5. Believe me you cannot keep everything in your head forever. By the time you progress towards weekend you have forgotten the some of the bugs you have solved. Nobody can keep all those tiny errors completely in the brain. No even Einstein can't.  So make a journal of all those bugs you encountered their buggy nature, what you did to get rid of it or is it still waiting to be solved. This will not just be beneficial to you but to any newbie in your project.
  6. “When will it be done?”, “How long?”, “Where are we?” Do you twitch your nose on reading any of the questions? If yes then you are a true die hard programmer. If given a choice the awesome developers would never like deadlines and release dates. I understand their part of perception but in business this does not wedge in right. So there has to be some discipline in the programmers regarding the schedule as well. Take it this way- if you get the work on time done the company will make money and in turn you are going to fill your pocket as well. So we are looking at the sunnier side and actually moving there too.
  7. Another thing that the programmers find it difficult is to get into their space where they are actually working in the best performance zone. Personally have seen companies try to have their locations away from the hustle bustle of the surrounding. But just outside noise is not enough if you place all the sections of your company at a single place it is no less than a fish market. The tele-marketing team, the back office department and the sales marketing department are mostly vocal with their work. While the devs and testers do not mostly talk unless they have calls. Giving developers the calm and soothing environment makes it favorable for them to be performing the best.
  8. All work and no play. You guessed my point. Programmers are glued to their screens almost the whole day in office. Even the big shots have been following the 30% work time rule. This lets the creators do what they wish to apart from the project. And it has shown that actually these me-times have bought the best of the ideas that have benefitted those companies today.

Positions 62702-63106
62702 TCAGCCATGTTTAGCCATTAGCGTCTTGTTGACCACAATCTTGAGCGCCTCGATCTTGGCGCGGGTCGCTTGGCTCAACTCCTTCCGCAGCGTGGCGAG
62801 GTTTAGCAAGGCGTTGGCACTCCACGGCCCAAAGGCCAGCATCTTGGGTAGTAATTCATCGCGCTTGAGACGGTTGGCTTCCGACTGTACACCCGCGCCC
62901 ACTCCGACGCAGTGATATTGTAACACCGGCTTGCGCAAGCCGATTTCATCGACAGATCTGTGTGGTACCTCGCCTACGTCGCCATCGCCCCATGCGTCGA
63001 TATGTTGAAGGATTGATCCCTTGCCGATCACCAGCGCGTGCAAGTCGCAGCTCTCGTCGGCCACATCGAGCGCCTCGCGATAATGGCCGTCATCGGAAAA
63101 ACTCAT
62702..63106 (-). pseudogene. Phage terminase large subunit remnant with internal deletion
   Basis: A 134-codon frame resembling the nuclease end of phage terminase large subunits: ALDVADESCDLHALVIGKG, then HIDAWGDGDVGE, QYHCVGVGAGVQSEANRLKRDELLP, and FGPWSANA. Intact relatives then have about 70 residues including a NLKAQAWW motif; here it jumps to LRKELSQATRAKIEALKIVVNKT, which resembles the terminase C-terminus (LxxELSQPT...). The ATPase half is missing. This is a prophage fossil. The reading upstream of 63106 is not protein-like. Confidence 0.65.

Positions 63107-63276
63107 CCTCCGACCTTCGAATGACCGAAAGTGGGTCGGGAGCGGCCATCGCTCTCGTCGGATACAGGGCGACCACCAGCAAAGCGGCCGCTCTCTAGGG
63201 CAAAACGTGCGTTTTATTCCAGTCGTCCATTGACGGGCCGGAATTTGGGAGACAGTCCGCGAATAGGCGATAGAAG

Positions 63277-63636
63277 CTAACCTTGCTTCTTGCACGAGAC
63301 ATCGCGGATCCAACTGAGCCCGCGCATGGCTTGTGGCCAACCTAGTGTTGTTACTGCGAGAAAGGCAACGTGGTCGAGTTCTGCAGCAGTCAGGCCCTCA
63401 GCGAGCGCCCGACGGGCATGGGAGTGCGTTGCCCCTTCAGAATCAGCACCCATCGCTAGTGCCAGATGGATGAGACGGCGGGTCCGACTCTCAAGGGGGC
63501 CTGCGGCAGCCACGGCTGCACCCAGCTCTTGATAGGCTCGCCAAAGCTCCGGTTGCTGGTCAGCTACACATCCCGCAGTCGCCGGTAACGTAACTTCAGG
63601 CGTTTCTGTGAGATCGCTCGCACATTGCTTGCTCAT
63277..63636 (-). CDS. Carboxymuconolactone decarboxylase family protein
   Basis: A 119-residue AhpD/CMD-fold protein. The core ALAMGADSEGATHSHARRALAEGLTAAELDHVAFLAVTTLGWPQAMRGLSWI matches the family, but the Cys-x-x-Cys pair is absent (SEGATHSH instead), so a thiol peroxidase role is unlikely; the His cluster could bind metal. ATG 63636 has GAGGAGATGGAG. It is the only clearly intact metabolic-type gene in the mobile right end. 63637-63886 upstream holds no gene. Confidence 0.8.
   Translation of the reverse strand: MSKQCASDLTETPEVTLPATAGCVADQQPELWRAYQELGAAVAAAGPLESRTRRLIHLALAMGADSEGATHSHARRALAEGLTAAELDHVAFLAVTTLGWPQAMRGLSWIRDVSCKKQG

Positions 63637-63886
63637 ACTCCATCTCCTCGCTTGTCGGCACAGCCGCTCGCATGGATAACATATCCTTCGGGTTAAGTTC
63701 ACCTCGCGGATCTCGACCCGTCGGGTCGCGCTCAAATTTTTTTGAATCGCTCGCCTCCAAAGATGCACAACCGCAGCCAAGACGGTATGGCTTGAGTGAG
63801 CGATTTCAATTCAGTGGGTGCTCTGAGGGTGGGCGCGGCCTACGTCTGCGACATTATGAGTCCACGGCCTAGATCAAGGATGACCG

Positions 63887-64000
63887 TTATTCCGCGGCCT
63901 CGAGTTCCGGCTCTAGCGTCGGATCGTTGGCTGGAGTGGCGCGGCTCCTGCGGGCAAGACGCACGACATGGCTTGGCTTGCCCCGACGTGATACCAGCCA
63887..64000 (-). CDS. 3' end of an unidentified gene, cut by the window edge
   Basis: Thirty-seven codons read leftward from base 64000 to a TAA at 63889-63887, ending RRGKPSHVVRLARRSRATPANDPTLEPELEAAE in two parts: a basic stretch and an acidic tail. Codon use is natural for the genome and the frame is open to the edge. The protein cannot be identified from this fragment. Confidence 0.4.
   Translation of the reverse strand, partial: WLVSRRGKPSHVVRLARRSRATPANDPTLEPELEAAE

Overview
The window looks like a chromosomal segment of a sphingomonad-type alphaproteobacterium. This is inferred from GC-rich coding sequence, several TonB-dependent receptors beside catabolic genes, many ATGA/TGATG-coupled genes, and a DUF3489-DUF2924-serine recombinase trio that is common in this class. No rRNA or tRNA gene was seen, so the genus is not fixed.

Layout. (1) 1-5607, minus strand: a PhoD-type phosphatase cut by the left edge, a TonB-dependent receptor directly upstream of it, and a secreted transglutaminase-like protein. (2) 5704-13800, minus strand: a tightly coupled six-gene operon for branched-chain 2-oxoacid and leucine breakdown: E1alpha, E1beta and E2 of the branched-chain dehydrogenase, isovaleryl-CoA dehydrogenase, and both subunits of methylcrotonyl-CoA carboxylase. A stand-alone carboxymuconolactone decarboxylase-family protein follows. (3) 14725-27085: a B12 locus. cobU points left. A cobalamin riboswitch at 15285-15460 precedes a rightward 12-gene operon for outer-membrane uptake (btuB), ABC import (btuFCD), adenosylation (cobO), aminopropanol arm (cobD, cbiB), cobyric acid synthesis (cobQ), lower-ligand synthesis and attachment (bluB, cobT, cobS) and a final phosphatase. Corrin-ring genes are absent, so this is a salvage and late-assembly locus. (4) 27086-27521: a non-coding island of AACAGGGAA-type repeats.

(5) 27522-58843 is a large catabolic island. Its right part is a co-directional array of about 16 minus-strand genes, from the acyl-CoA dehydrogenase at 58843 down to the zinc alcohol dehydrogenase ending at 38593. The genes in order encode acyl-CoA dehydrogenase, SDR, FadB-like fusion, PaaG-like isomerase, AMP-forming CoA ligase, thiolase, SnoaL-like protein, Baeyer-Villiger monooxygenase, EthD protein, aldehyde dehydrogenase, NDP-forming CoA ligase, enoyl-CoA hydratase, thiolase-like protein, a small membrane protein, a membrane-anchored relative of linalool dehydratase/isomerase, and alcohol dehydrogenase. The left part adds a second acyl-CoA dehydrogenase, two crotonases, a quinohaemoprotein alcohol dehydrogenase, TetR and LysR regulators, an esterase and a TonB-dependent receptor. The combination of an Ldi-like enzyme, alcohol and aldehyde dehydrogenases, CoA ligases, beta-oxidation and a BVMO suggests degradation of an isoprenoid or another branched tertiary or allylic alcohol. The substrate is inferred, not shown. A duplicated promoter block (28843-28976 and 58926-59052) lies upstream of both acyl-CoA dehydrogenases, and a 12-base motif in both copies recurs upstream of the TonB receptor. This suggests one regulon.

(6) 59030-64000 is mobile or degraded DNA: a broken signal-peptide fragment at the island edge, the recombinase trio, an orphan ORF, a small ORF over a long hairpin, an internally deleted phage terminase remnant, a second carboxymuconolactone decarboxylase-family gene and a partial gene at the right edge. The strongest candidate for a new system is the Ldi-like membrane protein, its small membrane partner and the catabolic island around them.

9. You are a programmer. You love to express your thoughts by code. You beam at the prowess you have with the scripts. But when it comes to documenting-Error 404! Having a proper structured description of the code not only makes you go in proper flow during development but also gets the tenacity of bugs reduced to a large extent. If you cannot then hire someone apt in doing this.
  10. Underpowered tools not only handicap the capability of a programmer but make him grouchy and complaining. They are spending precious hours doing those chores that could be done in seconds using some of the newly available tools in town. You have to spend where there is real necessity. Saving here is going to drain you somewhere.
  11. The grass is always green on the other side. But we do not know the real story right. If you make a developer, make and test the code he will do it but there is going to be degradation in his interest and finally in his performance. Get in testers, let them do the fidgeting while the developers take care of the issues.

Some strings pulled up some reins loosened and you do not get the spaghetti programmers surrounding you. This works well for both the people who create stuff and also for people dealing business with it. What say?